2. They are using an overly broad interpretation of trademark.
3. There are no products for sale on the site.
4. You don’t get to decide what keywords someone uses in their meta tags. That’s not covered by trademark, and it’s pointless to even care since search engines don’t even use keyword meta tags anymore.
5. If this was a problem, Roland should have objected long ago. As this capture from The Wayback Machine on May 5, 2007 shows, I’ve been offering Roland samples for more than ten years (including the JD-990 sample that is in their list of URLs). It has been a popular site for a long time, and I believe it was in 2008 that it first cracked the Alexa Top Million (it’s been the 200-250k range in recent months).
In any case, I replied to their email explaining that their claims were not valid in this case. Heard nothing back. Received the same email again a week later. Replied with the same answer. Heard nothing back.
A week or so later, my ISP notified me that it received the same email and said that I needed to remove the content or my server would be “limited”. I contested it and I’m still waiting to hear back from their “trust and safety” department. One thing I will definitely give Linode — their customer service is quite good, and they look into things rather than making unilateral decisions. I experienced this firsthand a few years back when a malware scanner came up with some false positives for some apps I had posted on the Zeta Centauri website.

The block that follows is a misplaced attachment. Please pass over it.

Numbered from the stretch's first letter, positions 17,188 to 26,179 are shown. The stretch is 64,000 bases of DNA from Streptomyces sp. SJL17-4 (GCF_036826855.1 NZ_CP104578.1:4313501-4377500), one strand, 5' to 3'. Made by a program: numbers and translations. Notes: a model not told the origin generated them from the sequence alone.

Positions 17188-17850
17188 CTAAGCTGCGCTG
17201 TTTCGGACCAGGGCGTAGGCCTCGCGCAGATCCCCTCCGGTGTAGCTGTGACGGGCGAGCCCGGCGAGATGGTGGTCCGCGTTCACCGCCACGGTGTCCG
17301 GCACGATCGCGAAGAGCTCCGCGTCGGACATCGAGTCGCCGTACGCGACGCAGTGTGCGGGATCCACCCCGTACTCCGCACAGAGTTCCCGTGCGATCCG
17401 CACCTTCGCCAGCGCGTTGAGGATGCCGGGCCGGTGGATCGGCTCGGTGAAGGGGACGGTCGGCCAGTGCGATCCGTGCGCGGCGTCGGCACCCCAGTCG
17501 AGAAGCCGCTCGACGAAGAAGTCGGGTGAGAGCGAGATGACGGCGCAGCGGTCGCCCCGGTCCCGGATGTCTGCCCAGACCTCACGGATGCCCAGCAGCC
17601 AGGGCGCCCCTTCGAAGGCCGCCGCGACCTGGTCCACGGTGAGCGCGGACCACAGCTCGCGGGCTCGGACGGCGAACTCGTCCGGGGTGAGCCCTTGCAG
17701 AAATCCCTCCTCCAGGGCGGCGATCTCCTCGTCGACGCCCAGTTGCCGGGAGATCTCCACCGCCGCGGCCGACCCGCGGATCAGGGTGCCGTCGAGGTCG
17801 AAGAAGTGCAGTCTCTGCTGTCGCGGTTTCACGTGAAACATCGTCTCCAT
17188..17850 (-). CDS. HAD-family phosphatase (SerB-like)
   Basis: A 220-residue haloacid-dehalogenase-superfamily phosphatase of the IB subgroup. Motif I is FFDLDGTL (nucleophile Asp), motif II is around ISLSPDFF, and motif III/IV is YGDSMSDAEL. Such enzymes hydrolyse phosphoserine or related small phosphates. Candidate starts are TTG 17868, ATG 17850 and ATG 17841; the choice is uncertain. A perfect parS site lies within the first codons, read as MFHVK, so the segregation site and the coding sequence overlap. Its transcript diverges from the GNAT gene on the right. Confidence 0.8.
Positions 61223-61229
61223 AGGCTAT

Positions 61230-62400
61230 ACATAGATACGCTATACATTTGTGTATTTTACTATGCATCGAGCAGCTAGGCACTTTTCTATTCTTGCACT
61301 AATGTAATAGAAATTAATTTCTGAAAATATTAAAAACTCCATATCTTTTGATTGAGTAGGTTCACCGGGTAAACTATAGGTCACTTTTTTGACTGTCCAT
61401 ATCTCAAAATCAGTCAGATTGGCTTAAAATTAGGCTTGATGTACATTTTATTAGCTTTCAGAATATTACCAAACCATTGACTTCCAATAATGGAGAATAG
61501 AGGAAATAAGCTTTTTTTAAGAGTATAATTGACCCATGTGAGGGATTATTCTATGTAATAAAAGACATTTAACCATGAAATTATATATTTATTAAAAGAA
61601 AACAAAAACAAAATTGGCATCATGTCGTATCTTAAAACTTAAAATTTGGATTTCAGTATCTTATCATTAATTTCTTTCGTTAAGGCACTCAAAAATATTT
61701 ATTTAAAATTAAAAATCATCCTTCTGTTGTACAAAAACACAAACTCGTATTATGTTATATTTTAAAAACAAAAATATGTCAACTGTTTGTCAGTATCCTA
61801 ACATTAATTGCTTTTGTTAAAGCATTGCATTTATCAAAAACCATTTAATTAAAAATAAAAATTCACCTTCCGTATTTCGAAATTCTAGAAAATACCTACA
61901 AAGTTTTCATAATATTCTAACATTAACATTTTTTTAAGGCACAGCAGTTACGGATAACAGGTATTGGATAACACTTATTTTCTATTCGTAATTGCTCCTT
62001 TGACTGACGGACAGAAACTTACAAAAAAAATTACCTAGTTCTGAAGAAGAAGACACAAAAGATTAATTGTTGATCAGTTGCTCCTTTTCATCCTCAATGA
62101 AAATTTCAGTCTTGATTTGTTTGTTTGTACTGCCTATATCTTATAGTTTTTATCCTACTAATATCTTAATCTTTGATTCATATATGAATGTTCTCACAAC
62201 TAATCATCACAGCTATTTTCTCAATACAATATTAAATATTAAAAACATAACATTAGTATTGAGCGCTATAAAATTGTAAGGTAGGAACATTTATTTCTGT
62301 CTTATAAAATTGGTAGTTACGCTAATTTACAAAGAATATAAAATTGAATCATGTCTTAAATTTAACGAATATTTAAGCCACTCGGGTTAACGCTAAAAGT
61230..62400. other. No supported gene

One of six things will probably happen here:
1. A real Human at Roland will look at this and realize it’s silly and drop it.
2. I’ll end up removing the Roland content from the site under duress, even though they have no right to force me to not mention them. And, of course, I’ll replace it with a very unflattering note explaining why it was removed.
3. I’ll change ISPs. This is unlikely because the same thing will probably just happen again.
4. I’ll shut down the site. This isn’t too likely, but it is possible. It’s does require time and energy to maintain, and even though it gets a lot of traffic, the Google ads on the site earn only slightly more than the hosting costs. Enough to buy an inexpensive synth once a year (and then record more samples from it).
5. I’ll fight it in court and win. This isn’t too likely because it’s not worth the time, money, and energy. If I were earning a living from the site, that might be a different story (this is just a hobby, not a company). But, I also hate bullying, so it might be worth the fight, especially since trademark bullies are some of the worst kind of bullies.
I’ve spent a LOT of money on Roland audio equipment over the last 20 years (probably $20k total). Result #1 is the only thing that will keep me buying and using Roland gear.
If you’d like to keep freewavesamples.com online, please contact Roland and let them know they should leave me alone.
And for the love of all that is good, please don’t use (or let your company use) shoddy shotgun-blast-approach automated IP protection bots. A number of companies sell them, and none of them are very good. Down with Barratry bots.
There is an Update to this situation.